Getting rid of the sausages, the porridge and the bread rolls, Arien spread some butter on two slices of toast and added some honey. He bit into his first piece with a smile. “Toast is fine,” he said. “And yes, I’m living here now, next to Hawk. Sir Tobias and Mage Faron moved him because they want to make sure he’s not overdoing things. I don’t know if he minds or not, and the cart only made one trip.”

“Oh.” She’d been hoping for some dark or at least embarrassing reason for why Hawk had left the page wing. Still, he was here now and that was what mattered. Arien too. She’d grown to like both boys on her trip to the city and she’d missed having them around. Not that she was the only newcomer to the school, but the others all seemed so boring.

Then again after their forest adventure most things seemed boring these days. Especially all the endless lessons. When were they going to learn about real magic?

“Who’s your friend, Lady Sid?”  

Sidony looked across the table as Fort, one of her favourite fellow students, sat down. She grinned at him. “This is Arien. He’s Mara’s student.”

The boy raised his eyebrows and looked at Arien more closely. “Are you now?” he said softly and offered his hand across the table. “I’m Fort Valentin, a middling battle mage, and this is Tai, my daft mage-beast.” He shoved the inquisitive dog’s nose off the table, where it had been snuffling dangerously close to the sausages.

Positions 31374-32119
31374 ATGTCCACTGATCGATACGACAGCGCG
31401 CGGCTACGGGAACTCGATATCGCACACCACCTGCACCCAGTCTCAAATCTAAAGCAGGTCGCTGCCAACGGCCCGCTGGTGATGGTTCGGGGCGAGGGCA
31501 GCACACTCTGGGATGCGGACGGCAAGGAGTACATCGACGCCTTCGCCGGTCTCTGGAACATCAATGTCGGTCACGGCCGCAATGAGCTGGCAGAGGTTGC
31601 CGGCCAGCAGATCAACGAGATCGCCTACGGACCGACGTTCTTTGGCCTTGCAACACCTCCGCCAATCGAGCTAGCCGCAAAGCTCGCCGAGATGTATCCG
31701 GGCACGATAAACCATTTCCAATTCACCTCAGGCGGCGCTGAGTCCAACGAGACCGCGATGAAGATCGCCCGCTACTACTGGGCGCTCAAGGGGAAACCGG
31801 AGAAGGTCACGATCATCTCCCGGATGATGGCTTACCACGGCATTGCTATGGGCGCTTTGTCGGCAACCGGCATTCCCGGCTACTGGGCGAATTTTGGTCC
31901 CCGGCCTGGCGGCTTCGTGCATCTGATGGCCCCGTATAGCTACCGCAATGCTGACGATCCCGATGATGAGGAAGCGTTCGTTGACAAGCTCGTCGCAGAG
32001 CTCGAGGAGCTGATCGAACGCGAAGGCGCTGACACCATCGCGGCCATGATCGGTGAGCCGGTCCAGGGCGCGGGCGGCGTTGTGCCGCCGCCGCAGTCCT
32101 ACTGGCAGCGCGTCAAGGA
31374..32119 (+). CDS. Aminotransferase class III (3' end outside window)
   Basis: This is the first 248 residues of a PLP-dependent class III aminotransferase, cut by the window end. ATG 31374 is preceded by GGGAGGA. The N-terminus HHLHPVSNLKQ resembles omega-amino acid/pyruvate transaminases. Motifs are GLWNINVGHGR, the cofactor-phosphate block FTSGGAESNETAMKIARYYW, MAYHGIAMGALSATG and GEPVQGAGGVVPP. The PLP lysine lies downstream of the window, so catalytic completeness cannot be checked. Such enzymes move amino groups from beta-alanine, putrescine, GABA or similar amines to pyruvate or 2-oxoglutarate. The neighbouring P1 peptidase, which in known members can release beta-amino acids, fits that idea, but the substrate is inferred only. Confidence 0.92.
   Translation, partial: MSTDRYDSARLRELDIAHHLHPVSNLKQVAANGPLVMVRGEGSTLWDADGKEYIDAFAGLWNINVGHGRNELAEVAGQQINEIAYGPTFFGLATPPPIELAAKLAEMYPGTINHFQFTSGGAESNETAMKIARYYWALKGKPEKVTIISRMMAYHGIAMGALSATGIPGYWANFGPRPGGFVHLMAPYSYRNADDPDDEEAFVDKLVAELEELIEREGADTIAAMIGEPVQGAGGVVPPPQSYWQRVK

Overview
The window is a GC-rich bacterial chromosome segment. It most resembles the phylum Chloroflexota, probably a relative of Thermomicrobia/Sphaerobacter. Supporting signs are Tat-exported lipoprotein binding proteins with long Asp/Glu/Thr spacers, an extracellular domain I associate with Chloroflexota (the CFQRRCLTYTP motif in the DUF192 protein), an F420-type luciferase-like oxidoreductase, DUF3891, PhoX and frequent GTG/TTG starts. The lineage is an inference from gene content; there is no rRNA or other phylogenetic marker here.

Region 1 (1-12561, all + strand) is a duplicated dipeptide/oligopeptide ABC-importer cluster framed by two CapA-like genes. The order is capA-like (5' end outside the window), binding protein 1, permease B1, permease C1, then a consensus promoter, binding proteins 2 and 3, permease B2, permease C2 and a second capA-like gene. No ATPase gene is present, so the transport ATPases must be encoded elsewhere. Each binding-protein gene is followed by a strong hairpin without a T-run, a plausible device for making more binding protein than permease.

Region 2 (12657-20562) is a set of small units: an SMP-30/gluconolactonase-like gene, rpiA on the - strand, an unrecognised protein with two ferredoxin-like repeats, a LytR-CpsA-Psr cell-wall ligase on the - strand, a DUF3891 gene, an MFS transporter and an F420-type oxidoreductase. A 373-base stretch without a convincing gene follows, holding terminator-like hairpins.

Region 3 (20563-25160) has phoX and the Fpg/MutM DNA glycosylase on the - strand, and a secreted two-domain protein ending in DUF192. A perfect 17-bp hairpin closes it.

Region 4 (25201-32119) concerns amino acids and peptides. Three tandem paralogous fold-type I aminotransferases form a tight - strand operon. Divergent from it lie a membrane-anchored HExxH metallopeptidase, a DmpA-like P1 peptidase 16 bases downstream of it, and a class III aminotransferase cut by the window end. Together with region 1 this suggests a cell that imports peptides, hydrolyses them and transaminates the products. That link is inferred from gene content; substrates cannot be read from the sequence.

Sidony giggled and snitched a bread crust from Arien’s plate, poking it down her sleeve to where Cricket was hiding. “He’s a second-year like Hawk.”

Arien shook the offered hand and smiled, introducing Rowan.

“Is that a pine marten?” the girl on Sidony’s left asked, leaning rudely across her. “Gosh, I’ve heard of them but never had the luck to see one. I’m Lady Elea Samara of Solston, and this is Mackie.” She patted the little grey dog sitting beside her. It was a mountain terrier, a breed that her family were famous for. “Are you new too?”

Sidony shoved the girl back with her shoulder. They might have been social equals, but in truth the pair of them couldn’t be more different. Elea was a lady. She was dainty, polite and bubbled over with social chatter. She also said things like gosh with a straight face. Sidony thought she was a fluffy-brained fool.

Sitting opposite Elea were their other year mates. Perrin was from somewhere around the central mountains and his mage-beast was an impressive golden eagle. Rhoda came from the south coast and her mage-beast was a cute little kittiwake. The pair of them had arrived on the same day and had been pretty much inseparable every since. They even looked alike, with their mousy hair, tan skin and hazel eyes. Except Rhoda was tall and slim, while Perrin was short and stocky. All they ever talked about were rocks and water. Intolerably dull.